Talk Like an Air Pirate 2: All the Swears

Heyya, mates, Sam Draper here. Adam asked me to teach you shiners how to curse like a skyler, so here we go, aye? (And if you're thinking, "Oy! Who's this swabber, and what's he flailing about?" You oughtta read this first. It might keep you from getting scatty.)

First off: bleeding. I'll be bled if I know where this came from -- maybe some monk story -- but it's bleeding everywhere. I don't give a drop if you're a skyler or a groundhog: you can't bleeding swear without bleeding 'bleeding.'

'Piking' is another good one, but it's usually reserved for when you get thrown over by a pack of sodding dog-lickers. As in, "You gave me half what this junk's worth, you piking bastard!" If you ain't being cheated, I reck 'sodding dog-lickers' is good too, aye?

You'll be needing oaths too. 'Flack' and 'flot' are okay, being words for human muck. Though like as not you'll be wanting a pronoun in there: bleed it, pike it, soddit (or 'suit it,' if you're aiming at respectable -- not likely in the skies), and tullit (for when you just don't drink the wash some loony is pouring).

Now that's all good and well for your general swearing, but if you're gonna mix words with an air pirate, you'll need something a bit more direct. Lucky for you, skylers' got no end of offensory insults.

Someone too smart for their own good is a nummer. The opposite (with less smarts than a tumor on Tuesday) is a nimbus. A piker what stabs you in the back is a bleeding merc. And for govvies what leech off their constituents, we call them a willyguv. Then you got your maggot, blighter, dog-licker, bullock, swabber, rat orphan, coal monkey, or feckless lump, for when it don't matter what you call the gunner. And feel free to make up your own, aye? All the best pirates do.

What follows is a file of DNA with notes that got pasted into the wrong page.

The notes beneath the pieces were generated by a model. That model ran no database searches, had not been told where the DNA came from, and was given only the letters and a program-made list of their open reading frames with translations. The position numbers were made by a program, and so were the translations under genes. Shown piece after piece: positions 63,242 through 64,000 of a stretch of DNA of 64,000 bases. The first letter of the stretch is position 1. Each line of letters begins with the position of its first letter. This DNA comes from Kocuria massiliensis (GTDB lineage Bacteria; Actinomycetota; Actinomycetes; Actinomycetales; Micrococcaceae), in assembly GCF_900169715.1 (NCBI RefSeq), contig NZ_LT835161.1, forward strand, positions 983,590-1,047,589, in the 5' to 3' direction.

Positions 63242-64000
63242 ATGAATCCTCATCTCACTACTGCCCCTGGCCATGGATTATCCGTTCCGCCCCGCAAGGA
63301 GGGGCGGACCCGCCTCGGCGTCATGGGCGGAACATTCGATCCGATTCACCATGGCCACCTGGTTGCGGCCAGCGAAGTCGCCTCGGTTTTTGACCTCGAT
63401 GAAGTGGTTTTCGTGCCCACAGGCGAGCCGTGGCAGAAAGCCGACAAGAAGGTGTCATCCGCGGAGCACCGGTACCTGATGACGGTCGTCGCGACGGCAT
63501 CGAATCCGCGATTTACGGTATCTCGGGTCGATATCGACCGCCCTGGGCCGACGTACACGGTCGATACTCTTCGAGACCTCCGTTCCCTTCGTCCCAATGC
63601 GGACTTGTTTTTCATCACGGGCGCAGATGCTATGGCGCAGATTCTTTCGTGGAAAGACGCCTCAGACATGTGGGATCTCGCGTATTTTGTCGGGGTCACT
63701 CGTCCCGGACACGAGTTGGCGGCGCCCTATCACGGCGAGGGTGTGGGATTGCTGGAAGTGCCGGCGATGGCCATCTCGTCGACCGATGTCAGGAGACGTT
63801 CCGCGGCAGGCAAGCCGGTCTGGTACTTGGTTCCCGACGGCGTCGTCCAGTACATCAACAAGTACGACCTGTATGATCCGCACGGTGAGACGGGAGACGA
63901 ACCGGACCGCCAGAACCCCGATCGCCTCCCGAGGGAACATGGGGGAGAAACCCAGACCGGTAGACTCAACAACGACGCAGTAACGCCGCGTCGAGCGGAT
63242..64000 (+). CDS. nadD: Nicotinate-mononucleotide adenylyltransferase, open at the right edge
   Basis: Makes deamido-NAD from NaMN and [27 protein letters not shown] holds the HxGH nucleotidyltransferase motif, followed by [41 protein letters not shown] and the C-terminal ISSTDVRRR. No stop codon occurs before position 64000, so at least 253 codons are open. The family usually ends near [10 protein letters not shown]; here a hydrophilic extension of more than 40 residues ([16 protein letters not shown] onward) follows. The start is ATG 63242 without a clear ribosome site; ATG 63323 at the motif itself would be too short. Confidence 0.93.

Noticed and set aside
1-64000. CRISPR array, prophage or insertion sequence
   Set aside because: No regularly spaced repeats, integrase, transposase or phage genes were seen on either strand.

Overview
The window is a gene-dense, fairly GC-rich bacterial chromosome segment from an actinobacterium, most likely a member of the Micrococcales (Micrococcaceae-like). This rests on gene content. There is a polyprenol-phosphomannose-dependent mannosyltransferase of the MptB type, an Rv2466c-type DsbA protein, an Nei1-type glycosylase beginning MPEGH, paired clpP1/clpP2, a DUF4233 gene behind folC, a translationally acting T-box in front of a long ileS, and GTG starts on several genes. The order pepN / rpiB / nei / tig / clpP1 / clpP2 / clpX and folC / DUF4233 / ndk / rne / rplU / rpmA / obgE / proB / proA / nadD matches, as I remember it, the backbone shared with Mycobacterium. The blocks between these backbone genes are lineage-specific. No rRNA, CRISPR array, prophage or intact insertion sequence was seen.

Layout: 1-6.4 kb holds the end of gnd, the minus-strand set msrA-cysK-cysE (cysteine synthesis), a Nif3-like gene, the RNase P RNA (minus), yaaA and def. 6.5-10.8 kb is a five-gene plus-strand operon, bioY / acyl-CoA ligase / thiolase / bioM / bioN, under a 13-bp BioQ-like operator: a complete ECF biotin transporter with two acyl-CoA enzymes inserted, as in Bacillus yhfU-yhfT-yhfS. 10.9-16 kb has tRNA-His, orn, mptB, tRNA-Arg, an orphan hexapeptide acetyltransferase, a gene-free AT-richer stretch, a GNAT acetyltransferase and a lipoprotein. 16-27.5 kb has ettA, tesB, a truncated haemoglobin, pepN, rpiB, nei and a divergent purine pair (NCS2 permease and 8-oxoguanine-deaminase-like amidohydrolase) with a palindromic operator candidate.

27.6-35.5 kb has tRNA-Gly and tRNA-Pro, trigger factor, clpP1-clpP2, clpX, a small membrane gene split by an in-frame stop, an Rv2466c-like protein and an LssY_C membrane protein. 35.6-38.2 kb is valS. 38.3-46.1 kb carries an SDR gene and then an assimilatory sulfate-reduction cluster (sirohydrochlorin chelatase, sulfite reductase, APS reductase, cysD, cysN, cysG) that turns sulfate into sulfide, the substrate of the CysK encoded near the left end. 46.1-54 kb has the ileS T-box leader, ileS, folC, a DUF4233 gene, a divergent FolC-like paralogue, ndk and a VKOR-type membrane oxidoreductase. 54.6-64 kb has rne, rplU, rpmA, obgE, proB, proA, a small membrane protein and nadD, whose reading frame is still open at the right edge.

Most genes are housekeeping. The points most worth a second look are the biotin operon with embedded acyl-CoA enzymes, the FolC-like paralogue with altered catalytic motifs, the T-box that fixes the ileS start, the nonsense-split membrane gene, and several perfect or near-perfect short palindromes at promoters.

I reck that's good for now. I'll be back later, see if you got any questions for me, breezy?


Susan Kaye Quinn said...

Ok, that's making my one word look kinda puny. :)

Love, love the air pirate! I just finished Paranormalcy and I loved how she used *bleep*! I need to do some more word-work here in the future. *madly taking notes*

Also: what's the difference between an oath, a swear word, and a curse? And why do I feel silly just asking that question?

Myrna Foster said...

Thanks for this post, Adam. :o)

How old is Sam the skyler?

Adam Heine said...

It's an awesome question, Susan. The way I use them, oaths are sort of "standalone swears." Often, but not always, blasphemous. Whereas the rest of them are used for insults or general description.

Not sure what the difference between a curse and a swear is though. I tend to use the words interchangeably :-)

Myrna, Sam is somewhere between 18 and 27 (still in the middle of revisions). In a month or two, I hope to have him be a believable 18 :-)

Susan Kaye Quinn said...

Along these lines ... I went to a signing with Scott Westerfeld tonight. He was an amazing speaker, as well as simply rocking as an author. He uses a lot of future slang in Uglies and alt-history-slang in Leviathan, so I asked him what his "method" was. He said a lot of his future slang is based off Austrailian words (his wife is Austrailian), and his alt-history-slang was actually real slang (or much of it) from the time/location (1914 Britain/Europe). I was shocked to find that clart was an actual swear word in the 1914 Britain! And here I was thinking the man was ingenious - well he IS, partly for knowing that (and a million other) amazing facts.

Adam Heine said...

That's pretty cool, Susan. I admit to stealing slang (especially swears) from Australian and old British too.